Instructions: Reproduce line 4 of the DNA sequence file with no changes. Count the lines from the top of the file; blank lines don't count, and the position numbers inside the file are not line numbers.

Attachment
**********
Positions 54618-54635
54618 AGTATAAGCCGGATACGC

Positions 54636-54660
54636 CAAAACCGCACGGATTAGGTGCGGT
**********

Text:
54636 CAAAACCGCACGGATTAGGTGCGGT